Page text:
Vol.XIII No.X Pg.3
December 1976

Painless Religion

Dan S. Shipley

The unpleasant hurting sensation sometimes experienced in the physical body can have beneficial effects. Without the symptoms of chest or stomach pains, for instance, one may be unaware of serious ailments needing immediate attention. The prospects of a comfortable coronary or a painless appendicitis may sound appealing, but the end thereof could well be death. Physical hurting is not only an informer, it is also a reminder and protector. Even the sore toe can convey an attention getting message by hurt saying, Hey! Remember to take care of me!. The point is, hurt is a necessary and often helpful part of our physical existence.

Furthermore, Im not so sure that hurt doesnt occupy a somewhat similar role in the spiritual realm as well. Take the hurt of Godly sorrow, for instance. Without it repentance is impossible for godly sorrow worketh repentance... (2 Cor. 7:10). You can see it in the repentance of the Pentecostians who were pricked in their heart (Acts 2:37). I think we see it in Peter who, in realizing his sin against Jesus, went out, and wept bitterly (Matt. 26:75). Who are the blessed mourners of Matt. 5:4 if not those who are hurt by sin? Such hurt is actually an essential part of gaining spiritual health. But, as with the physical body, there are different kinds of hurting.

Another sort is that which comes with the sting of rebuke. Whether administered publicly or privately, there are times when the rod of verbal chastisement is necessary. Paul used it with Peter and threatened more of it with the Corinthians (Gal. 2:11; 1 Cor. 4:21). Timothy is told to use it (1Tim. 4:2). Actually, it involves a double hurt in that it affects the rebuker as well. Paul was sorry for having to make the Corinthians sorry (1 Cor. 7:8), though it later brought joy. No doubt, their putting away the fornicator from among them was a painful experience too, but the church could not be healthy without it.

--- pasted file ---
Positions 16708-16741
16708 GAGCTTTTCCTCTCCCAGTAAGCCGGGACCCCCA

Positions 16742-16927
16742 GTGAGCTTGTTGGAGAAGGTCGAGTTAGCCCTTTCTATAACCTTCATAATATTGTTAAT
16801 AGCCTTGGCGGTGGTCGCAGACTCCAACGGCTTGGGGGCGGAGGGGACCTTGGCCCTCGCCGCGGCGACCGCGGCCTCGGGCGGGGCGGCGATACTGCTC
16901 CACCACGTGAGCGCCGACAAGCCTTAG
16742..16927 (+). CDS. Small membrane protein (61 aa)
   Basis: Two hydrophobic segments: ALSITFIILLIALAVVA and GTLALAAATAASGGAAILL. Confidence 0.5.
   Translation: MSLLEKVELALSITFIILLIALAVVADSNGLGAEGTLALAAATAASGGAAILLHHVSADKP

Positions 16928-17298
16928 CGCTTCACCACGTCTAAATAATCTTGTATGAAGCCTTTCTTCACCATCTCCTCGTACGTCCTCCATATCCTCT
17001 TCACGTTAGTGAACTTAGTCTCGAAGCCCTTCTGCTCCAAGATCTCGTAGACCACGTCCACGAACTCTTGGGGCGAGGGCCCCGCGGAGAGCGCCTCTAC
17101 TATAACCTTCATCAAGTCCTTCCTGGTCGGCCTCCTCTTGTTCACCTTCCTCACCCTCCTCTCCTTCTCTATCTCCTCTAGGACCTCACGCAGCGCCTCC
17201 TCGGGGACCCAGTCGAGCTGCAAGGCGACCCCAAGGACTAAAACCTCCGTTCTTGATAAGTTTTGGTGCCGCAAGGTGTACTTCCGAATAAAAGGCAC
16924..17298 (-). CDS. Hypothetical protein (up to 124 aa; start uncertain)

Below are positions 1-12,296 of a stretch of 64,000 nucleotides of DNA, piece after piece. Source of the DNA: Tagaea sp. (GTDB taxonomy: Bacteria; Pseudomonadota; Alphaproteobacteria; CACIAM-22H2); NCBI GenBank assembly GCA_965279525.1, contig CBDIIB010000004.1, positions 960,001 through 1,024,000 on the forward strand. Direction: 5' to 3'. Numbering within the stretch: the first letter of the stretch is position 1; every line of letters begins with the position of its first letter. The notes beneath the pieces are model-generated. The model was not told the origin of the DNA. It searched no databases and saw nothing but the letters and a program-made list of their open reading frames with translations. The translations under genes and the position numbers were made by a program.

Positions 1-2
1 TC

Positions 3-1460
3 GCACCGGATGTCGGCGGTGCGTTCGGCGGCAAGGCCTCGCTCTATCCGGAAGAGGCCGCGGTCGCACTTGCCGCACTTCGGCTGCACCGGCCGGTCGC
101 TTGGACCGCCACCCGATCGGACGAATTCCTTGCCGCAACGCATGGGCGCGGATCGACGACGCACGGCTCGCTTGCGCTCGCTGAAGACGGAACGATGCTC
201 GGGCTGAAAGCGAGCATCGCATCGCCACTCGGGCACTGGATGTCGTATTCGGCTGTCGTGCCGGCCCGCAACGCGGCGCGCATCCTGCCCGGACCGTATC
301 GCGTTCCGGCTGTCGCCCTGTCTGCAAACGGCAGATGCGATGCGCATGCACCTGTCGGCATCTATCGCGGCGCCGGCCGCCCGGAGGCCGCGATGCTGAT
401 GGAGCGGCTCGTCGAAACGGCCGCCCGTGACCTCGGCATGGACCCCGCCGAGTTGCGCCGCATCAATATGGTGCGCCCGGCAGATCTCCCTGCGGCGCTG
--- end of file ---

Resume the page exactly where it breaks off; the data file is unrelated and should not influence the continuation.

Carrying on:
Since hurt, therefore, is so vitally related to spiritual health, why do so many seem so set on taking all the hurt out of religion? Why the demand for an ouchless religion? Many appear obsessed with the fear that someone may get their feelings hurt! Others want to spare themselves the pain and unpleasantness of saying what needs to be said to lost souls (preachers and elders included). Could it be that we have become more concerned about removing the hurt than about removing the sin? That is something like a doctor administering a strong pain-killer for severe stomach pains without treating what caused the pains. Obviously, he has not removed the problem; only the patients awareness of it. Neither do we remove the problem by removing the pain. True, we have manufactured lots of tranquilizers in our quest for a painless religion. Many, though dying in sin, have been made to feel good under the sedation of false teaching, good intentions and excuses. The pain may be gone, but not the problem.

Speaking the truth in love is good medicine — good for those who speak it and hear it — and hurt!